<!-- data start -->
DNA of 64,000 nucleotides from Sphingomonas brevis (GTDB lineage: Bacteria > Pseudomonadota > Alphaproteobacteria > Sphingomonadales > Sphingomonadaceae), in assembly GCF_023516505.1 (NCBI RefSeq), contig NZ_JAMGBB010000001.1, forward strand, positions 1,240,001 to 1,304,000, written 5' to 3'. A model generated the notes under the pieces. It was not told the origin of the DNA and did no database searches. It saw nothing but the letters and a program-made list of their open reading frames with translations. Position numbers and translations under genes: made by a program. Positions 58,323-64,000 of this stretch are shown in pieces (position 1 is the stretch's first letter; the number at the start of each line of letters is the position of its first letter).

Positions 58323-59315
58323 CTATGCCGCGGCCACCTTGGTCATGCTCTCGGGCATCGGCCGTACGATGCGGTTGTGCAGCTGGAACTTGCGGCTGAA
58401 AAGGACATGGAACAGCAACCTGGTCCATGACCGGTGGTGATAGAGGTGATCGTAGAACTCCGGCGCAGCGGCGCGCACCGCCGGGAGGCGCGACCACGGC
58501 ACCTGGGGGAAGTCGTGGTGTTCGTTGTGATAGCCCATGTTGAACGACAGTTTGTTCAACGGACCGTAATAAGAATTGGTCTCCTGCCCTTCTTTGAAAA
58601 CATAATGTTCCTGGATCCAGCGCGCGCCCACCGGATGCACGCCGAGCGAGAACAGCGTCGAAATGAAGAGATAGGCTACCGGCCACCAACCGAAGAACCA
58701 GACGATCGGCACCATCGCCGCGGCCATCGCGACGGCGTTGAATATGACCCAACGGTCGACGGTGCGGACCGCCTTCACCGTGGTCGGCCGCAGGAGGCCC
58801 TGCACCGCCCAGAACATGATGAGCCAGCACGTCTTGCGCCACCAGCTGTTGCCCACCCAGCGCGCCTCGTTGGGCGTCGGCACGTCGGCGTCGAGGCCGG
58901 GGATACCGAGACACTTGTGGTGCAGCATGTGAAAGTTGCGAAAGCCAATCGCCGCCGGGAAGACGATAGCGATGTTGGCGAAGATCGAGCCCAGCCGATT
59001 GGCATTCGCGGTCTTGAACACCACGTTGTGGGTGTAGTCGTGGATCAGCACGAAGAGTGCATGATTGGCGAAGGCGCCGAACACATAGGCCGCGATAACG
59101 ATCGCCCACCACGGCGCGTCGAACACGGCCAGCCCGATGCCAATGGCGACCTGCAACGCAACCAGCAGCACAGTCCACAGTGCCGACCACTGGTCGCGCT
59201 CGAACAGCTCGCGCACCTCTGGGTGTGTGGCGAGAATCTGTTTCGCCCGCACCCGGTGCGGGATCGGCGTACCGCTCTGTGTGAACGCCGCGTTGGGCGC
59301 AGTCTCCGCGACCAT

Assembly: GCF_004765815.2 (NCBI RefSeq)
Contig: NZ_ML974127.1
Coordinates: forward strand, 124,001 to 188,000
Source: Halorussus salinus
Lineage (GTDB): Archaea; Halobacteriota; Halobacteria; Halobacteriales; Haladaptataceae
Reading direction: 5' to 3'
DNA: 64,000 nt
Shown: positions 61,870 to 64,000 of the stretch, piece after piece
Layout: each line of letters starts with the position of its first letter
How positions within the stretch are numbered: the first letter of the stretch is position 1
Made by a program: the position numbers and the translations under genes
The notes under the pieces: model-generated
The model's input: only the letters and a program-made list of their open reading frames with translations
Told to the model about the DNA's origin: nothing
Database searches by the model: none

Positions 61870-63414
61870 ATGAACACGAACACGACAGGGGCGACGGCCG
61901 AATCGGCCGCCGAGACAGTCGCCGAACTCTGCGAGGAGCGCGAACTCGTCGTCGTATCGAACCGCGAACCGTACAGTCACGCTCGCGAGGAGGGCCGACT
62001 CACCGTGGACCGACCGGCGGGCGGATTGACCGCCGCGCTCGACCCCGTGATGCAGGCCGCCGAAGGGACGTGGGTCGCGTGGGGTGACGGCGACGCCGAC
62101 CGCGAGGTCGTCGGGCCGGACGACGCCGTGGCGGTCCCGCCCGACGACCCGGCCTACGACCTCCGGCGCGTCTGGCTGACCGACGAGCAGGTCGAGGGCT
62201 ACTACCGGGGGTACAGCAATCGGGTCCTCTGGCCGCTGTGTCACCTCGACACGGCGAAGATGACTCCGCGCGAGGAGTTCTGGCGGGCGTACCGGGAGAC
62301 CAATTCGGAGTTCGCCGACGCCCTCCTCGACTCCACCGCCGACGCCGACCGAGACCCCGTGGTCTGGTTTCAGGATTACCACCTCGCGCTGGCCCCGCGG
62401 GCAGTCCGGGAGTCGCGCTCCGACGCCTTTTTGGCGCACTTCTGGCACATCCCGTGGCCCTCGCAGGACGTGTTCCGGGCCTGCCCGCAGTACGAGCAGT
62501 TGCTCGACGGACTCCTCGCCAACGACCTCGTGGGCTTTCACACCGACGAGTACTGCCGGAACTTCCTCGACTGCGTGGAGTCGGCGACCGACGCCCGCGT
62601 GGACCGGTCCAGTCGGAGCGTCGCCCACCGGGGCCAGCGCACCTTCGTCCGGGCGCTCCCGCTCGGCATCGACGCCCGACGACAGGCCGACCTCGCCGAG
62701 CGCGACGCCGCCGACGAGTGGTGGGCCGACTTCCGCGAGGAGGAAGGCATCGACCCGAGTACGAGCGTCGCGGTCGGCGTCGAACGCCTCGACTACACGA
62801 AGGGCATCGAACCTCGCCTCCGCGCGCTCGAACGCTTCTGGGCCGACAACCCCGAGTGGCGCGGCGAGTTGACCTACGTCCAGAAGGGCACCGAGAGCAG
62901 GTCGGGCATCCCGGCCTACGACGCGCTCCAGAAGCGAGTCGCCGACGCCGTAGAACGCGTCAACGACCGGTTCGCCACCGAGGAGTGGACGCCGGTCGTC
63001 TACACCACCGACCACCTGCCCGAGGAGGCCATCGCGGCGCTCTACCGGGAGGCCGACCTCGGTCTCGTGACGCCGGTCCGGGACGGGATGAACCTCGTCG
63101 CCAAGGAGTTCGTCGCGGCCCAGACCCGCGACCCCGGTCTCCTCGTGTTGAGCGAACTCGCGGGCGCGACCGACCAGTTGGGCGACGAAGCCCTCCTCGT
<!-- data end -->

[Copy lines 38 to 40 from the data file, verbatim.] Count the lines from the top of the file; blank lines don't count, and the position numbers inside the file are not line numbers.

62601 GGACCGGTCCAGTCGGAGCGTCGCCCACCGGGGCCAGCGCACCTTCGTCCGGGCGCTCCCGCTCGGCATCGACGCCCGACGACAGGCCGACCTCGCCGAG
62701 CGCGACGCCGCCGACGAGTGGTGGGCCGACTTCCGCGAGGAGGAAGGCATCGACCCGAGTACGAGCGTCGCGGTCGGCGTCGAACGCCTCGACTACACGA
62801 AGGGCATCGAACCTCGCCTCCGCGCGCTCGAACGCTTCTGGGCCGACAACCCCGAGTGGCGCGGCGAGTTGACCTACGTCCAGAAGGGCACCGAGAGCAG